Another explanation for deaths of despair is the lack of a comprehensive social safety net in the United States, such as universal health care or adequate unemployment compensation. Such policies would mitigate the impact of economic decline and economic crises on the most adversely affected population sub-groups, who would otherwise experience increases in negative health outcomes, including mental disorders.1 For example, researchers found that suicidal behaviour following the 2007-2008 economic crisis was attributable to high unemployment rates and job loss affecting working-aged men.

Yet, the documented increase in deaths of despair and overall mortality rates was not exclusive to less-educated whites. For instance, a longitudinal study using a nationally representative United States sample, consisting of whites, Blacks, and Latinx who were adolescents in 1994, concluded that indicators of despair —mental health and substance use— increased in the sample as it progressed towards midlife, independent of race or ethnicity, education, and geographical location in rural or urban areas.4 These findings suggest that the midlife mortality rates for these racialized groups could be on the rise as well.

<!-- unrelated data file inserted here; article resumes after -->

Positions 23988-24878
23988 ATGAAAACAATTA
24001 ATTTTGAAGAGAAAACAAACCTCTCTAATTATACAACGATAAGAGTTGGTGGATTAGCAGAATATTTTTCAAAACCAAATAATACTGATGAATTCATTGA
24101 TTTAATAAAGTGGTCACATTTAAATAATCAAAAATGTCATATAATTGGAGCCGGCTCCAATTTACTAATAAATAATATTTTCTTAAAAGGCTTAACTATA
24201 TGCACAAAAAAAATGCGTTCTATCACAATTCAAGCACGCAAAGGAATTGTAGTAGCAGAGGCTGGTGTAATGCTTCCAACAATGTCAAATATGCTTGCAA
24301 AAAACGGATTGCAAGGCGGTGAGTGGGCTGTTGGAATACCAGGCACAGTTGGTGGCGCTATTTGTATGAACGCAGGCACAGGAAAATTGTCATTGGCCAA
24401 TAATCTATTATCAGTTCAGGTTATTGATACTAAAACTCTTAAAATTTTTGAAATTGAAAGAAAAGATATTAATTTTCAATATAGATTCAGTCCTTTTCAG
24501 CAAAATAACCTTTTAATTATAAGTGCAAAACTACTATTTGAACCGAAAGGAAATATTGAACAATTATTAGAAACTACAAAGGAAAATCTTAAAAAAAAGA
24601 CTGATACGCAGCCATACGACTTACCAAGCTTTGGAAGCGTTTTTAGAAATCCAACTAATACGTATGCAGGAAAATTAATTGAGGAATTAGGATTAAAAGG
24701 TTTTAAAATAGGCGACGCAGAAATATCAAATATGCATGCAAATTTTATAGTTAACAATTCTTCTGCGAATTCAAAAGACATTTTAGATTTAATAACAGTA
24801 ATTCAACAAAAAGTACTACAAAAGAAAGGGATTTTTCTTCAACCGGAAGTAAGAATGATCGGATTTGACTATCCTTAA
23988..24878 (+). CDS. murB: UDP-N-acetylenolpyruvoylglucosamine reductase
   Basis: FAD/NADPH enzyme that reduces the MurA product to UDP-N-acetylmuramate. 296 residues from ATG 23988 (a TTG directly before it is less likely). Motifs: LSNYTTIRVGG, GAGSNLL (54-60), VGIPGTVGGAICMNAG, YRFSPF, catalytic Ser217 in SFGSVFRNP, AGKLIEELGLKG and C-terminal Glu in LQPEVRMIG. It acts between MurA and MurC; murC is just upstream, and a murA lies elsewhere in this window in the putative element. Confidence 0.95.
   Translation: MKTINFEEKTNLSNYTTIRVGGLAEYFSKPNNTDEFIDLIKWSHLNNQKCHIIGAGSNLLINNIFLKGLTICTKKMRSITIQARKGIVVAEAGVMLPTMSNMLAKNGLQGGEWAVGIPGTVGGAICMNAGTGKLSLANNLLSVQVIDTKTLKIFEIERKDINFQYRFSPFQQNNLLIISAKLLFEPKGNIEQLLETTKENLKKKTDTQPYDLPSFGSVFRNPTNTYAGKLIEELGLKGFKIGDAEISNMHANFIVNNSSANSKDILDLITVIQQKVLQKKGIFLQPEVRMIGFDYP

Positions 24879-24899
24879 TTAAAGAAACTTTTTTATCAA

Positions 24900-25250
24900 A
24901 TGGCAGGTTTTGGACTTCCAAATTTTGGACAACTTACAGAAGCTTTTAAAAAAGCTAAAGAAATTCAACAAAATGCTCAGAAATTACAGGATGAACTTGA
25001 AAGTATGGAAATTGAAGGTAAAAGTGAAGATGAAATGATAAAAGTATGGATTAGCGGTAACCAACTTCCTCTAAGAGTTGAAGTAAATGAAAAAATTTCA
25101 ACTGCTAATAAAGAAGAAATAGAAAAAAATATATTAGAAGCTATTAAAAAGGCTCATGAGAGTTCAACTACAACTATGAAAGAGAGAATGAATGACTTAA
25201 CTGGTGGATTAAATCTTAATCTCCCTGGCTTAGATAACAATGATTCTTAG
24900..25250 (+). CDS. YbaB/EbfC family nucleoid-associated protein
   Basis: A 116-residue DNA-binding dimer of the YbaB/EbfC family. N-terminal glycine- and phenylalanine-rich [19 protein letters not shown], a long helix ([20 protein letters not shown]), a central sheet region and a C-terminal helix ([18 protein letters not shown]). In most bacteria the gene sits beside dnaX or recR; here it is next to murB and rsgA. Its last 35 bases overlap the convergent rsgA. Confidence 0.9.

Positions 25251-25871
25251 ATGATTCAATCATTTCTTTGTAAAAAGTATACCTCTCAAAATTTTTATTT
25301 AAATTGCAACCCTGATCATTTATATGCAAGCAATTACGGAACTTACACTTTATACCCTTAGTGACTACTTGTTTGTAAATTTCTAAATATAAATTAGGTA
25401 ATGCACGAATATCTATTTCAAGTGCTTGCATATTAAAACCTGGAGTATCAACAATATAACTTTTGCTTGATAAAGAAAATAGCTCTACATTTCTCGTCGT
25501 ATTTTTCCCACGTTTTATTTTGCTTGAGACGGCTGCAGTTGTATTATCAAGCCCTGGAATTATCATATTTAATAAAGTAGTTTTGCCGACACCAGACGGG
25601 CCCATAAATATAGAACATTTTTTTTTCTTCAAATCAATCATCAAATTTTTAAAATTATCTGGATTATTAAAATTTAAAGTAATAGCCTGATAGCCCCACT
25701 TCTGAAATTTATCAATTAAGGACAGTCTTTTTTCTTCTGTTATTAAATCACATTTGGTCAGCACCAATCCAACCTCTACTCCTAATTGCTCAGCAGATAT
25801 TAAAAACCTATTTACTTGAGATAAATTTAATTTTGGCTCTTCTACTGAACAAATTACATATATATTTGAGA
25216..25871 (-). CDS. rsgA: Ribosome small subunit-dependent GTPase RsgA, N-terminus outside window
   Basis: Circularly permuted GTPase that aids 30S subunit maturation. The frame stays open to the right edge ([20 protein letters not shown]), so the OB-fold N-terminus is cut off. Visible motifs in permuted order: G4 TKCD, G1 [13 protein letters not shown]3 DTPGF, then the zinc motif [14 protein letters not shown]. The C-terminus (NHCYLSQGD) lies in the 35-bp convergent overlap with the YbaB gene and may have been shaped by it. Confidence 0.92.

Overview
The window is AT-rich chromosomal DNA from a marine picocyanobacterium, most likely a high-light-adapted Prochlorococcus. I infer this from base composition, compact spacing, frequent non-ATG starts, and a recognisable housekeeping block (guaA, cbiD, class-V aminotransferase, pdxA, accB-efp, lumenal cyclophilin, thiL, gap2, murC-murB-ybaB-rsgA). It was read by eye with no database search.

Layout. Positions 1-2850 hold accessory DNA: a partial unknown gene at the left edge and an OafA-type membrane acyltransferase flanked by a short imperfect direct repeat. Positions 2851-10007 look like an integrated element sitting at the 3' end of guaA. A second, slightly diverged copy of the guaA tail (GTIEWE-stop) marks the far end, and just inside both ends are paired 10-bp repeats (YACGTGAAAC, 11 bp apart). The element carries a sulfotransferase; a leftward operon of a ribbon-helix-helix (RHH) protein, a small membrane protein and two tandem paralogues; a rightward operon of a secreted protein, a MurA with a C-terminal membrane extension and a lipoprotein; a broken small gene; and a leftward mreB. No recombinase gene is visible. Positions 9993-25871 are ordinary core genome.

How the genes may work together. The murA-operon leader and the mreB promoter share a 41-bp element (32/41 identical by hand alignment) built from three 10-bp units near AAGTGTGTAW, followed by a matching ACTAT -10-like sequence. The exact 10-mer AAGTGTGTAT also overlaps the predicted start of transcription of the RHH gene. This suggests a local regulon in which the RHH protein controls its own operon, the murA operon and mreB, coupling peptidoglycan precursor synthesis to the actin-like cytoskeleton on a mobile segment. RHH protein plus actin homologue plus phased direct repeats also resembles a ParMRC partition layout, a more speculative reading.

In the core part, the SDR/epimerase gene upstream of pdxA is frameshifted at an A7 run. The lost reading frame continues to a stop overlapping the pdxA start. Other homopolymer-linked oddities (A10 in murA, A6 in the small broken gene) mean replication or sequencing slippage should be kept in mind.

Similarly, an analysis focused on midlife deaths in the United States between 1959 and 2016 concluded that the increase in life expectancy slowed gradually over time and actually began to decrease after 2014.5 The increase in midlife deaths experienced by all racialized groups, including whites, Blacks, and Latinx, which contributed to the decrease in life expectancy, was linked to drug overdoses, alcohol use, and suicides, along with several conditions such as obesity, high blood pressure, renal failure, endocrine, neurologic, and other body system disorders.5 Moreover, it is well known that Black residents of segregated and impoverished neighbourhoods are exposed to unemployment, poor living conditions, drugs, and violence, factors which co-exist and amplify each other's effects, leading to negative health outcomes which, in turn, lower their life expectancy. Finally, decreases in life expectancy and increase in midlife death rates also affect white women, not only white men.1,3